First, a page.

Athletes asserting their IP rights: Kawhi Leonard gets set for a not so Kawhi’et off-season

Athletes asserting their IP rights: Kawhi Leonard gets set for a not so Kawhi’et off-season

After recently defeating one of the greatest NBA dynasties on the court, Raptors star and NBA Finals MVP, Kawhi Leonard is set to take on one of the world’s largest brands off the court. On June 3, in the middle of the NBA Finals, Leonard filed a lawsuit in the U.S. District Court of California against Nike for allegedly stealing an original design he claims he created before signing an endorsement deal with Nike. Although commonly referred to as the “Klaw” logo, Nike’s US copyright registration of said logo refers to it as the “Kawhi Leonard Logo.” The logo, a nod to Leonard’s famously large hands, includes an outline of his hand in a stylized fashion containing both his initials and his jersey number. Leonard claims he contemplated and conceived a personal logo in college and later refined the logo in late 2011 before signing with Nike.

The conflict began not long after Leonard's endorsement deal with Nike ended and he became the face of New Balance’s relaunched basketball program in November. In December, Nike contacted Leonard’s representatives and demanded that he cease all use of the logo on all non-Nike merchandise. In response, Leonard, who owns two trademarks consisting of and inspired by the logo, requested that Nike rescind its copyright in the logo. However, Nike countered that it owned all intellectual property rights in the logo and demanded that all use of the logo cease immediately.

According to the suit, “as part of an endorsement deal with Nike, Leonard allowed Nike to use on certain merchandise the logo he created while Leonard continued to use the logo on non-Nike goods.” However, the suit goes on to claim that Nike, without Leonard’s knowledge or consent, obtained a copyright registration and claimed ownership of the visual material as a work for hire.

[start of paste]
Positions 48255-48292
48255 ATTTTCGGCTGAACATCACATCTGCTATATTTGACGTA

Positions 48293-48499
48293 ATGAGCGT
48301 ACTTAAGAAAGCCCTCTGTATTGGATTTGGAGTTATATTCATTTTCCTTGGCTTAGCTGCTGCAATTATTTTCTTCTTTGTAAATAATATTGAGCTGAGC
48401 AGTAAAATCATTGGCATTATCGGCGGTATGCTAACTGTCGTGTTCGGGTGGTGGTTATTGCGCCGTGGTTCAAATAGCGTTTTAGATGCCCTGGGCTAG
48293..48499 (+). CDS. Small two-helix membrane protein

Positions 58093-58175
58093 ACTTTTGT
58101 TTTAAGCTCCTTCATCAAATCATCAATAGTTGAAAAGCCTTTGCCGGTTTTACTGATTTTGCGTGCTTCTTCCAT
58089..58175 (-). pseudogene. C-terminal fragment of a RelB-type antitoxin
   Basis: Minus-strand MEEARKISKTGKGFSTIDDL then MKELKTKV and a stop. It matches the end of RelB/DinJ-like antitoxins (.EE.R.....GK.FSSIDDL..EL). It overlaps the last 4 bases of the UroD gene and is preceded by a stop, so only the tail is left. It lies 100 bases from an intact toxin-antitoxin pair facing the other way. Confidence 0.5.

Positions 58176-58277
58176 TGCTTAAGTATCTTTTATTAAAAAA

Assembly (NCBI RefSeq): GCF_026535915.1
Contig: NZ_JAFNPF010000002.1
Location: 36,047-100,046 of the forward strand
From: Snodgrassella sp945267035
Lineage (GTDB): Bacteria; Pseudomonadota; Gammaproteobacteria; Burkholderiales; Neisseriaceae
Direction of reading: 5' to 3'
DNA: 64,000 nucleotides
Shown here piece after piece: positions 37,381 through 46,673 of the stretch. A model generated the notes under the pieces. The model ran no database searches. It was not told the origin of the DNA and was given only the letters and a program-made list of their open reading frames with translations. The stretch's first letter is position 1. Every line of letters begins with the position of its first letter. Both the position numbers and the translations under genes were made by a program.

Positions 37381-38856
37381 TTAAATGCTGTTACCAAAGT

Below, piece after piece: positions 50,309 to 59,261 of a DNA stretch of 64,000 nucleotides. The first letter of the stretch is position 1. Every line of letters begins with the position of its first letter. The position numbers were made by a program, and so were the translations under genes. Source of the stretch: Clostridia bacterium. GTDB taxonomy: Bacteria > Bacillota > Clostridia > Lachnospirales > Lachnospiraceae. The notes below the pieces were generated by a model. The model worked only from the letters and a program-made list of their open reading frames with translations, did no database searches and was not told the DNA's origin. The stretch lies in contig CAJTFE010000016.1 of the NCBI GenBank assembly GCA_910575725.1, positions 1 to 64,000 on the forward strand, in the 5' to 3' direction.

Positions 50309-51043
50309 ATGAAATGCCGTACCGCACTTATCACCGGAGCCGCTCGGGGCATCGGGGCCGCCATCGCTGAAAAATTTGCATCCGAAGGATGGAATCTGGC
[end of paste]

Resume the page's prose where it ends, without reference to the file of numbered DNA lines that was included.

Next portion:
Endorsement deals, such as the one Leonard signed with Nike, do not immediately transfer ownership of previously designed works. For Nike to claim ownership of the work, there would have had to be language somewhere within the agreement between Leonard and Nike that specifies it as a work for hire. While a copy of the agreement between Leonard and Nike has not been made public, the claim does however indicate that Nike referred to the logo as “Kawhi’s logo” in written communications and that the company refused to act on several occasions when third-parties were using the logo without authorization.

Endorsement deals can mean big money for athletes, and no endorsement deal is more significant in the NBA than the one between a player and a sneaker company. For example, the Jordan brand reportedly generated $3.1 billion in revenue for Nike in 2017 – $100 million of which went to Michael Jordan himself. Another example is rookie sensation, Zion Williamson, who is likely to reportedly draw between $9-10.5 million annually from a shoe deal before he even sets foot on an NBA court.

The timing of the lawsuit makes sense when considering the increasingly competitive battle for endorsers in the basketball footwear market. In 2015, estimates indicated that Nike controlled roughly 93% of the U.S. basketball shoe market, but with brands like Puma and New Balance recently reentering the market, and more established brands like Adidas and Under Armour gaining more endorsers, it is likely that Nike’s control over the market is going to shift. In addition, creative source identifiers like Leonard’s “Klaw” logo add value to brands and provide a competitive advantage, but since December, when Nike demanded Leonard cease all use of the logo, he and New Balance have been unable to take advantage of the logo in one of the most exciting playoff runs in recent NBA memory.

As a result, Kawhi Leonard will be looking to clear ownership of his logo this off-season in the hopes to better capitalize on his “Jordan-esque” play in the future.

Written by Alexandre Dumais, IPilogue Editor and JD Candidate at Osgoode Hall Law School. Alexandre is also the Director of Sports, Osgoode Entertainment and Sports Law Association.